And, as much hand wringing occurs over the future of automation and robotics, some argue that there are innate human qualities that will remain in demand.
"We will likely see an increased demand for 'robot-proof' skills that continue to be uniquely suited to humans. Many soft skills tend to fall into this category of being more robot-proof than some of the more technical or 'hard' skills," says Jeremy Auger, chief strategy officer for Desire2Learn.
"Machines tend to be good at performing tasks that are narrow, describable, and repeatable," Auger adds, "making space for those jobs that require unpredictability. For example, interpersonal skills, collaborative qualities and workers who can draw from diverse experiences will continue to be in demand. However, indicators suggest that jobs involved in helping to advance technology are more resilient and tend to have a place working alongside robots."
In other words, the ineffable quality of adaptability will be that much more vital for future success in IT.
Headlines about automation and AI can be alarming. Gartner has even released a survey about the most hyperbolic terms used to describe the future of work, which frequently include "disrupt, steal or threaten." But most IT pros we surveyed see automation creating new opportunities - as long as we can establish a symbiotic relationship with the machines.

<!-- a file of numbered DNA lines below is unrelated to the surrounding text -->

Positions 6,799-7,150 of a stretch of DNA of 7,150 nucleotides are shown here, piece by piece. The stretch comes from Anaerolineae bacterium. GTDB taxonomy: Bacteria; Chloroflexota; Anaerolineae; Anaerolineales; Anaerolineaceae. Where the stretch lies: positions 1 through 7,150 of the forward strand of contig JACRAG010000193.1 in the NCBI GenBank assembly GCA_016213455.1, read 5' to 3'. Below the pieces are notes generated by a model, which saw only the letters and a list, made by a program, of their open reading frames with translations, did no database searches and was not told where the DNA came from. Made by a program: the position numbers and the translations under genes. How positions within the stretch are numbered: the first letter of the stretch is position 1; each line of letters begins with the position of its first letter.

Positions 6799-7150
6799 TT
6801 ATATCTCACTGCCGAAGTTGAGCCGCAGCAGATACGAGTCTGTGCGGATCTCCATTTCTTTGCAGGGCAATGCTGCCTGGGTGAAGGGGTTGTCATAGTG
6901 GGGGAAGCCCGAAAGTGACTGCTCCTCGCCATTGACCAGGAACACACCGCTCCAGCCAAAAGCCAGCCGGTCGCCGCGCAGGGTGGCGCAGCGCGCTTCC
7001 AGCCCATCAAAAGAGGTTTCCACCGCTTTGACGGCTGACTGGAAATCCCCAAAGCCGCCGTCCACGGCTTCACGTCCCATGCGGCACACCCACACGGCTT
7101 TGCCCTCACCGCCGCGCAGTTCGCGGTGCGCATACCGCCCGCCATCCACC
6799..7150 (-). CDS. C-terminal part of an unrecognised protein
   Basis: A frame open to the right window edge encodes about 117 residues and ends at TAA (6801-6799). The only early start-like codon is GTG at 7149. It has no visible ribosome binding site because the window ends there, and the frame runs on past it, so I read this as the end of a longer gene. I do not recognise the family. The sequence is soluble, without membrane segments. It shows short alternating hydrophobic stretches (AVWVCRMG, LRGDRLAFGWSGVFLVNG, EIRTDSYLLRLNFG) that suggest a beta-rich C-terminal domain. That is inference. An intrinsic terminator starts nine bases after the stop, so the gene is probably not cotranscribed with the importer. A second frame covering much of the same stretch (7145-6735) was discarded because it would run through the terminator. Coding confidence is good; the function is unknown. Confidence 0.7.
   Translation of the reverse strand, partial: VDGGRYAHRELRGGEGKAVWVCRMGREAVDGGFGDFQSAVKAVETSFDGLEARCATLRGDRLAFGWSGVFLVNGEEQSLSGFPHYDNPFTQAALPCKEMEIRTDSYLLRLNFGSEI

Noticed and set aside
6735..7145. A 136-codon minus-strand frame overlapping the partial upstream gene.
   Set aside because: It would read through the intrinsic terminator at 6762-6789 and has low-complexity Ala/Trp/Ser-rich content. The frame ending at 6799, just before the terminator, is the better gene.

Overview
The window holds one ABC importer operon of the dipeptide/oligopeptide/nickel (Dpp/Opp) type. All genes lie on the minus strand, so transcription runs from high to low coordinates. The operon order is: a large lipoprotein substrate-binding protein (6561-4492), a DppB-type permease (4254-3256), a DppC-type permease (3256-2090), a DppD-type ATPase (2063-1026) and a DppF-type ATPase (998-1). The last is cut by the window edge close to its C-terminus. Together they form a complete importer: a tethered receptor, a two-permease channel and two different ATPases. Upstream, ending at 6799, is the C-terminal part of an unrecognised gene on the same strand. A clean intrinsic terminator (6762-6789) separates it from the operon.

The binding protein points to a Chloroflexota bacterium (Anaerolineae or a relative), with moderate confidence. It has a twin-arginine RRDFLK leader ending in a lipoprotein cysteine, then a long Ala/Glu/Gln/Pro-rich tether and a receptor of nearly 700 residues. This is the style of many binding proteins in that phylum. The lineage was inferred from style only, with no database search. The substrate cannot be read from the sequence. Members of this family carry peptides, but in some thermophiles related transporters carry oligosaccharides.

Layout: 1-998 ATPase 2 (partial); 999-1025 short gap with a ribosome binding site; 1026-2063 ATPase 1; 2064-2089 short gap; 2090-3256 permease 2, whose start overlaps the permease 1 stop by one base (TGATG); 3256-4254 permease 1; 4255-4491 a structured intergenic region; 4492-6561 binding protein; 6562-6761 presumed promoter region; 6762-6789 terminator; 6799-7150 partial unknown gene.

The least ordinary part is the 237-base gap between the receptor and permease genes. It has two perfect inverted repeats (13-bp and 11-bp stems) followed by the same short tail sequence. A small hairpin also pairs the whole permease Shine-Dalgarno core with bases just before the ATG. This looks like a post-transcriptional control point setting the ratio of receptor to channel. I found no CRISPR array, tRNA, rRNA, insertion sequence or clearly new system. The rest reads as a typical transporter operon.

"Ultimately, anything that has enough data and repeatable patterns could end up transforming into an AI-driven process," says Box's Chapman. "The shift is to have people focus on the higher-value work and less on the mundane tasks. Another sizable shift is the one affecting touch, text and talk interactions with backend services, which is moving away from the disparate point-and-click interfaces we have in place today."
Alongside this evolution in the foundation of how we interact with machines will be greater meshing between humans and machine intelligence when it comes to business processes and decision-making.
"We're seeing clients starting pilots for complex decision making," Booz Allen Hamilton's Zutavern says, "optimizing large IT portfolios, and responding to adaptive cyber intrusions."
Andrew Filev, CEO of work management platform Wrike, agrees. Filev's company worked with AirBnB's marketing and IT teams to create an automated process that triggers new projects, duplicates timelines and automates updates from contributors to AirBnB's new Trip Experiences product.
"The future of IT is more systems that are automated in this way, and also more integrated across systems and teams," Filev says. "Automation can produce more visibility and faster communication. Together with automation, AI and work management are opening doors for improved processes within companies."
Julie Moss-Woods, chief innovation officer of Tata Communications, sees the evolution of automation in digital strategies setting the stage for a more responsive IT work experience.
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